Make a factor tree to find the prime factorization for 36.

Solution

For this class, the standard form of a prime factorization is to write the factors in ascending order (least to greatest) and to use the exponent form when a factor is repeated with a dot to symbolize multiplication.

Examples: 24 = 2^{3} · 3 and 600 = 2^{3} · 3 · 5^{2}

Find the prime factorization of 588.

Solution

**Problem from Session 1. (Old Session 1)**

**Cary, Dana, and Pat are elected to be president, secretary, and treasurer of a club. How many different election results are possible?**

We solved this problem by drawing all the possible 1-1 correspondences between the people and the offices. We were able to make six different 1-1 correspondences. Later, in Session 9 (Old Session 9), we had the Fundamental Counting Principle, which gave us a method for finding the number of possibilities by multiplication: 3 choices for president, then 2 choices for secretary, and finally only 1 choice for treasurer. So, the number of possibilities was 3 · 2 · 1 = 6.

Problems of this type where we multiply descending natural numbers turn up quite often in mathematics, especially in probability and statistics. This motivates a **factorial**, which is an operation for this type of multiplication.

**Factorial:** The symbol for factorial is an exclamation mark (!) where *n*!, read *n* factorial, is defined as the product *n* · (*n* – 1) · (*n* – 2) · … · 3 · 2 · 1.

To evaluate *four factorial*, we multiply 4 times each successively smaller natural number, all the way down to 1. So *four factorial* is 4! = 4 · 3 · 2 · 1 = 24.

Example: 8! = 8 · 7 · 6 · 5 · 4 · 3 · 2 · 1 = 40,320.

Notice that the value becomes large quite quickly.

We can find the prime factorization of a factorial by finding the prime factorization of each of its factors.

Example:

We may use this prime factorization to determine whether 8! has certain numbers as factors. If we can form a number by multiplying only numbers from the prime factorization, and only in a quantity available in the prime factorization, then the product is a factor of the original number.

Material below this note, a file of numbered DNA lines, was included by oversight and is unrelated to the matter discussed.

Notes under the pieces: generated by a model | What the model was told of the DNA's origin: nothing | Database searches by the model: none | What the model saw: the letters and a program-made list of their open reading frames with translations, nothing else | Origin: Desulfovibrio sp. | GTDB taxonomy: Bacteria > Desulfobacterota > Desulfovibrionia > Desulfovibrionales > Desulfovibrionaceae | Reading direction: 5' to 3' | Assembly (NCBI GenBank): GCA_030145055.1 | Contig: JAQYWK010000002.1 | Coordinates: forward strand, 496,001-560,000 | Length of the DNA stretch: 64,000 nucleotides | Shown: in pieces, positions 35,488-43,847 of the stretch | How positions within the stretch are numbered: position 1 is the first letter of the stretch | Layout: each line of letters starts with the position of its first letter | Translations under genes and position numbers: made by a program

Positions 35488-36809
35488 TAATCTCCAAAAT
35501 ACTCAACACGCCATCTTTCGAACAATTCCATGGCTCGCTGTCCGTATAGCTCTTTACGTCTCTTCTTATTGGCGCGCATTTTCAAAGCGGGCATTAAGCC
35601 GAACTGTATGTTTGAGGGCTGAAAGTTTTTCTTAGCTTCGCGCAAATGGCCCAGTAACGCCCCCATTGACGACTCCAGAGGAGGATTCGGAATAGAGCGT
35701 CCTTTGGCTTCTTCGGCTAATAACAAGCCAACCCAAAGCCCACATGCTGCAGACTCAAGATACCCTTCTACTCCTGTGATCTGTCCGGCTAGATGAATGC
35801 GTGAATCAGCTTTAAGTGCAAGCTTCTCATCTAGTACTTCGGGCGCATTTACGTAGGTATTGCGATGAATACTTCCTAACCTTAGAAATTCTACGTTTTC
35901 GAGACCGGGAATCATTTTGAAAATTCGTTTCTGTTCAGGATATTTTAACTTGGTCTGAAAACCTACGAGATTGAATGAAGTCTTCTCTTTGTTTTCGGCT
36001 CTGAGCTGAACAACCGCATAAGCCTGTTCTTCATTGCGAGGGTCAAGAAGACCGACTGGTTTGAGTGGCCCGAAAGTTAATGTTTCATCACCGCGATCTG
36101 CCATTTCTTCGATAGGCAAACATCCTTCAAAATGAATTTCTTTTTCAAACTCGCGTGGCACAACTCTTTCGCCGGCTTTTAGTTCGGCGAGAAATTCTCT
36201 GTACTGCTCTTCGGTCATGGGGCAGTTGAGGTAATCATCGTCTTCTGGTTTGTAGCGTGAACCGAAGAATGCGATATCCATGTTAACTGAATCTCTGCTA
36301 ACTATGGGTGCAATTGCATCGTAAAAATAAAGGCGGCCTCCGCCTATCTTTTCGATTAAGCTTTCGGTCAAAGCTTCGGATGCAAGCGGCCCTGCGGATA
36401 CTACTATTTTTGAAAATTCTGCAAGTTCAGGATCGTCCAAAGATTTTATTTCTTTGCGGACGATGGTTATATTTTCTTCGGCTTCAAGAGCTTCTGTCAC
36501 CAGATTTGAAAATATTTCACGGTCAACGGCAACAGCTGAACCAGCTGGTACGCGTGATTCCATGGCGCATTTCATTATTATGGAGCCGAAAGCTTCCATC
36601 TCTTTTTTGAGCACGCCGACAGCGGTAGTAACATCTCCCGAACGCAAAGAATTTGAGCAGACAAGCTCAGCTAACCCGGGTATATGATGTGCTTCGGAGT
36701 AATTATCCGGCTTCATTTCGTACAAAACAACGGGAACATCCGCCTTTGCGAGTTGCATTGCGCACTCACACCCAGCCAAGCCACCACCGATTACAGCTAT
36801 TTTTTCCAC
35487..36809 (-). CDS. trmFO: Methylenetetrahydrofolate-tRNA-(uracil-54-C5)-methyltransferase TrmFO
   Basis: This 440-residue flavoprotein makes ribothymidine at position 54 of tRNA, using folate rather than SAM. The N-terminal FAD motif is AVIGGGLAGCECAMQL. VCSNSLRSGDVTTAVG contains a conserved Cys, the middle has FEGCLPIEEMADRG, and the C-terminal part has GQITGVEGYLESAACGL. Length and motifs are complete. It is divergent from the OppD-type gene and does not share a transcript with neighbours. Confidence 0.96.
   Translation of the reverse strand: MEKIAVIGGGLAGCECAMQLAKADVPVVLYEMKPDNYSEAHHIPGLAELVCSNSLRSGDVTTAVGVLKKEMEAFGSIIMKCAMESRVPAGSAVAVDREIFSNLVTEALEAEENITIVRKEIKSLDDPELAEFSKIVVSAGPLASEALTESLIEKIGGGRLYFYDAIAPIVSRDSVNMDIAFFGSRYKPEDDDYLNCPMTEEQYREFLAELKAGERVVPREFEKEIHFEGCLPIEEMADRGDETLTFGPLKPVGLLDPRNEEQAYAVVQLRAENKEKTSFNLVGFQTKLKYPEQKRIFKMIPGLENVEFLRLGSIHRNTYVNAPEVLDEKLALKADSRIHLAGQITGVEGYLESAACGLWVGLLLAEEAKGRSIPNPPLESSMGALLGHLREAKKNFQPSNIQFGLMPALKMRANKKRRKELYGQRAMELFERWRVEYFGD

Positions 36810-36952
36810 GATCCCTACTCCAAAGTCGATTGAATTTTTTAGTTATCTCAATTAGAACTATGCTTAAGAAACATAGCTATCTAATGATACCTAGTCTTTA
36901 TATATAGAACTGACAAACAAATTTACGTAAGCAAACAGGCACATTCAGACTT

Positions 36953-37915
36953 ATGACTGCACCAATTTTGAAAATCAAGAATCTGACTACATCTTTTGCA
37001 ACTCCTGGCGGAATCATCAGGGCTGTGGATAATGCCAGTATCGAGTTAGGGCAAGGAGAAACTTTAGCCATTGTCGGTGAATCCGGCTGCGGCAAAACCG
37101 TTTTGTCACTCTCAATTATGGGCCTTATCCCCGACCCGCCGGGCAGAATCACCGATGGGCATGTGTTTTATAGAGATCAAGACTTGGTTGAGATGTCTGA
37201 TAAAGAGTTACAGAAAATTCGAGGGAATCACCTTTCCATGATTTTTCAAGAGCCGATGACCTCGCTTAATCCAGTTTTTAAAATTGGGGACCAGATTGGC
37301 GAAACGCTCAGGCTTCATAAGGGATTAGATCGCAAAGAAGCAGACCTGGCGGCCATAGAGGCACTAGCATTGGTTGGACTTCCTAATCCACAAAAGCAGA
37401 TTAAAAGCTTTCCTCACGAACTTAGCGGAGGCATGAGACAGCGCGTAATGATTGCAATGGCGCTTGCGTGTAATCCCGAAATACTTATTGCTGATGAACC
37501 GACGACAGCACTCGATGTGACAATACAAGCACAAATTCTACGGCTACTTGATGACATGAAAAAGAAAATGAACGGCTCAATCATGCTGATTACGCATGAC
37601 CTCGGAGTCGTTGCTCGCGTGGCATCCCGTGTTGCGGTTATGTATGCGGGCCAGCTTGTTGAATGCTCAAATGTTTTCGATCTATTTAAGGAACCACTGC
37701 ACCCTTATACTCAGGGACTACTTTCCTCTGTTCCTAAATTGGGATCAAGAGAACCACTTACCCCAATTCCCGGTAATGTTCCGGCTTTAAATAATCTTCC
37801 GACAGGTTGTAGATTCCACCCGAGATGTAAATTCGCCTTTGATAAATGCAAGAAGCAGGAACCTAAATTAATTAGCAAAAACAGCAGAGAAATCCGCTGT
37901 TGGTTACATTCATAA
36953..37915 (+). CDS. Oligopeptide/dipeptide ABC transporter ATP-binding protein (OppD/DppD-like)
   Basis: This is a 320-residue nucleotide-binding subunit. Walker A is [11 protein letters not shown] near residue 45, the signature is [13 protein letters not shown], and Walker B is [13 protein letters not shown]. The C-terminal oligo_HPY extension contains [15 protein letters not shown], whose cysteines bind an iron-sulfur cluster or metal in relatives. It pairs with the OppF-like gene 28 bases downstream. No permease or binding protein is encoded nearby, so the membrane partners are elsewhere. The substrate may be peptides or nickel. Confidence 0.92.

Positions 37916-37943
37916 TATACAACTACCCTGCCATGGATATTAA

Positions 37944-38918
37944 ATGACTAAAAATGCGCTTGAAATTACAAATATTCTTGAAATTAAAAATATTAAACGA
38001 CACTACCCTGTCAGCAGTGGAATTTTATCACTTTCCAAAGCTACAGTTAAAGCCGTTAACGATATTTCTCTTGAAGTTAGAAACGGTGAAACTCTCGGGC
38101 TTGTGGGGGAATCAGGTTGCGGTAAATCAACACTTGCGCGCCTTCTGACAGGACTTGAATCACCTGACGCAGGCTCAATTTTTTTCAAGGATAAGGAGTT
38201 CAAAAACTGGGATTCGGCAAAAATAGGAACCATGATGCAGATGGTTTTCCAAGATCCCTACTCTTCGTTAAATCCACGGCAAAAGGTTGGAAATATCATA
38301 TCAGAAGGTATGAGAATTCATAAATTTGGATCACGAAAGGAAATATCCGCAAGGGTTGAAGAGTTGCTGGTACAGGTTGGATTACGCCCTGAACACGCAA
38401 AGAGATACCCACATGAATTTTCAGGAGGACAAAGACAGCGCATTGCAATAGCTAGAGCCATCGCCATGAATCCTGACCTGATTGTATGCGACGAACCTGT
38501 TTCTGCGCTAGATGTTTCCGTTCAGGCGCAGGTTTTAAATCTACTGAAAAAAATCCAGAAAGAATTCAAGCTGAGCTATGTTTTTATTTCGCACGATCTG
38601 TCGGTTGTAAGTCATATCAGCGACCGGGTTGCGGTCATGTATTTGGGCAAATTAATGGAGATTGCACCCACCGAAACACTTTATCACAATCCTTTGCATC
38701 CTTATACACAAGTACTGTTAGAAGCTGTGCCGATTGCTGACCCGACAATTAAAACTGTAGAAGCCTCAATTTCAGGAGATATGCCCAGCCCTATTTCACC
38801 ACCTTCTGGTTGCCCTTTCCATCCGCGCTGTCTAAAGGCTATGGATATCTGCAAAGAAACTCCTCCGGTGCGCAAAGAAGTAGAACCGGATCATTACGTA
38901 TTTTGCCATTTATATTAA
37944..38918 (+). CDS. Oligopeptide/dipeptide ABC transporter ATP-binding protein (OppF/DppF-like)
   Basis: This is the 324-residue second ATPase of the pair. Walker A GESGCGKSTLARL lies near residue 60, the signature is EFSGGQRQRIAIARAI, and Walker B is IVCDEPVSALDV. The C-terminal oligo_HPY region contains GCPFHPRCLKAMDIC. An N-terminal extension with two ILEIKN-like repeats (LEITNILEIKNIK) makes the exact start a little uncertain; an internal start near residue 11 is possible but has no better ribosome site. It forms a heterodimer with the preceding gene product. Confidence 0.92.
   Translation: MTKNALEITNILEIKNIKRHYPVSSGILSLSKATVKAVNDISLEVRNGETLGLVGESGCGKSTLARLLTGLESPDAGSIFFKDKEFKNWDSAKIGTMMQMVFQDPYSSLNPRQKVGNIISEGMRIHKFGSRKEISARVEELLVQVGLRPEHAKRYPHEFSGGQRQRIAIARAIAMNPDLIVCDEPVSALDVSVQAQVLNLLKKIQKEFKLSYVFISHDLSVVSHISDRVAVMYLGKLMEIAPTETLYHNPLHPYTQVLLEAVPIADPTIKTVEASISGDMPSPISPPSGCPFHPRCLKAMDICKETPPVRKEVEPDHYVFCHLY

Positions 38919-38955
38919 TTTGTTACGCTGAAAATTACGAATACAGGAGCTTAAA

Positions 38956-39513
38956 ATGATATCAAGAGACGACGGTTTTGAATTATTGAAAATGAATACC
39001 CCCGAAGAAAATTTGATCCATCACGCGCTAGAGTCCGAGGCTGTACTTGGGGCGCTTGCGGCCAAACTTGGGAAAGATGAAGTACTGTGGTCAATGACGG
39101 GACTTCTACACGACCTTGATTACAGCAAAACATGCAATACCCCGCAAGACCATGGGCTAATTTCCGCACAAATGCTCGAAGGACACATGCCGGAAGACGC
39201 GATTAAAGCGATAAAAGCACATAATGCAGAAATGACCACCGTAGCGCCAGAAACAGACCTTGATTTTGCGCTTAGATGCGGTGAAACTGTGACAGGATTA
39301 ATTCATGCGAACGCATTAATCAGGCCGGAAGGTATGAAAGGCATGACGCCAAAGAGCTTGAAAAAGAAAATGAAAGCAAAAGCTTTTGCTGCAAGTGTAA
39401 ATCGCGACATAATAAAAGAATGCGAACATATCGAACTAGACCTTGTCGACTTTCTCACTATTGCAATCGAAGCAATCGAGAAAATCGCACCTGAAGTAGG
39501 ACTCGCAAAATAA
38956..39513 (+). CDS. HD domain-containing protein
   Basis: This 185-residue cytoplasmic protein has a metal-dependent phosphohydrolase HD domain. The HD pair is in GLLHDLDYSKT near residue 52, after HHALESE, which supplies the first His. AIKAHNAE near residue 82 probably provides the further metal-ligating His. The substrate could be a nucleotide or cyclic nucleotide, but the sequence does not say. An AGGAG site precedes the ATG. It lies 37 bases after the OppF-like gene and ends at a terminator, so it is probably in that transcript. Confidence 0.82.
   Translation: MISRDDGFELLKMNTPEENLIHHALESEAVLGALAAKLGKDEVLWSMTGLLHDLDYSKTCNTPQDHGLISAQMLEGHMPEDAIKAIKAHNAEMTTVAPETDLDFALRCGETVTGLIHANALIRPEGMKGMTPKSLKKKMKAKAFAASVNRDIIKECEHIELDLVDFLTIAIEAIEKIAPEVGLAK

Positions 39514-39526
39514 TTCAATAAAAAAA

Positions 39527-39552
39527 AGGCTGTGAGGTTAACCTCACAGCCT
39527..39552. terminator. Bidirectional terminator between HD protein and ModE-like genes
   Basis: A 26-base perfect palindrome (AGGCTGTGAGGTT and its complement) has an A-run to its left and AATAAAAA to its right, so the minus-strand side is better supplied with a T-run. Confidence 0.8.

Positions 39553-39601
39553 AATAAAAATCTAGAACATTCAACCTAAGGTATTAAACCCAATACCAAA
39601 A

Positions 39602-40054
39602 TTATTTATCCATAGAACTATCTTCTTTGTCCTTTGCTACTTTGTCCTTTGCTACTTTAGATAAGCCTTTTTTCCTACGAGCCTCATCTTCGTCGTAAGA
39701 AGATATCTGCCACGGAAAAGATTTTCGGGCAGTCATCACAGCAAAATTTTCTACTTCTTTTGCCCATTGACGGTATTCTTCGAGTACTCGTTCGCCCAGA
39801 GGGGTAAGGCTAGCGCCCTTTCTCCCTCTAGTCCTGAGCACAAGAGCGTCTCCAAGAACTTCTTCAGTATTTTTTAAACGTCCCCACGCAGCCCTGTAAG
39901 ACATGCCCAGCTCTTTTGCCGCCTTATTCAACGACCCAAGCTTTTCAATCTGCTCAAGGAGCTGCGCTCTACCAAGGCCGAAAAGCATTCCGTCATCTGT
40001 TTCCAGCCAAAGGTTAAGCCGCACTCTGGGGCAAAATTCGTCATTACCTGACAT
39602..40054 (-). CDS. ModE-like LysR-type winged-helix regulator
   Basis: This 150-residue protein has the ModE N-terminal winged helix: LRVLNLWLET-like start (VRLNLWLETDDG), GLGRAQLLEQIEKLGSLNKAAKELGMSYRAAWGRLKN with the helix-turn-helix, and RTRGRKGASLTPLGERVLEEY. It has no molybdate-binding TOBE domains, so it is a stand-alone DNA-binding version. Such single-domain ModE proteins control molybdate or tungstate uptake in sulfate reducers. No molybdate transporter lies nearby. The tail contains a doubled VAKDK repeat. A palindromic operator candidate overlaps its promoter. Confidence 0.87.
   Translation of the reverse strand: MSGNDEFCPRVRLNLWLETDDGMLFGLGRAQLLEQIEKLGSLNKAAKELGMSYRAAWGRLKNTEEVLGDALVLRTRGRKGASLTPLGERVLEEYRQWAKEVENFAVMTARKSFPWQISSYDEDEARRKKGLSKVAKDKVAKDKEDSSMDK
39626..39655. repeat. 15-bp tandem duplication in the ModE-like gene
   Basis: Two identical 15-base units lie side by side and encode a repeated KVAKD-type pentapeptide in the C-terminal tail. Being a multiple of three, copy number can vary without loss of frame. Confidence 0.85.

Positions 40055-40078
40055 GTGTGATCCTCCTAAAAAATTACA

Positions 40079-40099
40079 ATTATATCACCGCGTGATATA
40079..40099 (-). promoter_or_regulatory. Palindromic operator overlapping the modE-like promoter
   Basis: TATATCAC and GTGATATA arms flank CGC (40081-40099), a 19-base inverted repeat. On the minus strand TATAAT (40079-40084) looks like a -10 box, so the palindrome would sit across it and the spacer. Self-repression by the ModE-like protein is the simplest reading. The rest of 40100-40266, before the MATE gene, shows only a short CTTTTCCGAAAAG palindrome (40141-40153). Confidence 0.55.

Example: 2^{7} = 128 must be a factor of 8! since 2^{7} is part of the prime factorization of 8!.

Example: 10 must be a factor of 8! since both 2 and 5 are prime factors of 8!.

Example: 100 is **not** a factor of 8! since 100 = 2^{2} · 5^{2}, so we need two factors of 5 to get 100, and 8! only has one factor of 5.

Example: 2^{2} · 3^{2} must be a factor of 8! since the prime factorization of 8! contains both two 2's and two 3's.

Find the prime factorization for 6!.

Solution

Which of the following values are factors of 6!?

8 |
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28 |
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48 |
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144 |
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Here are some other possible questions that may be discussed before going on to the lab:

1. Is 8! divisible

(a) by 12? |
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(b) by 12 |
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(c) by 12 |
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2. Find the prime factorization of 12! and write it in standard form.

Solution

(a) How many zeros will be at the end of the numeral form of 12!? |
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(b) What is the largest value that is a power of 2 that is a factor of 12!? |
Solution |

(c) What is the largest value that is a power of 6 that is a factor of 12!? |
Solution |

**Seven is an odd number. How can it be made even?**

Solution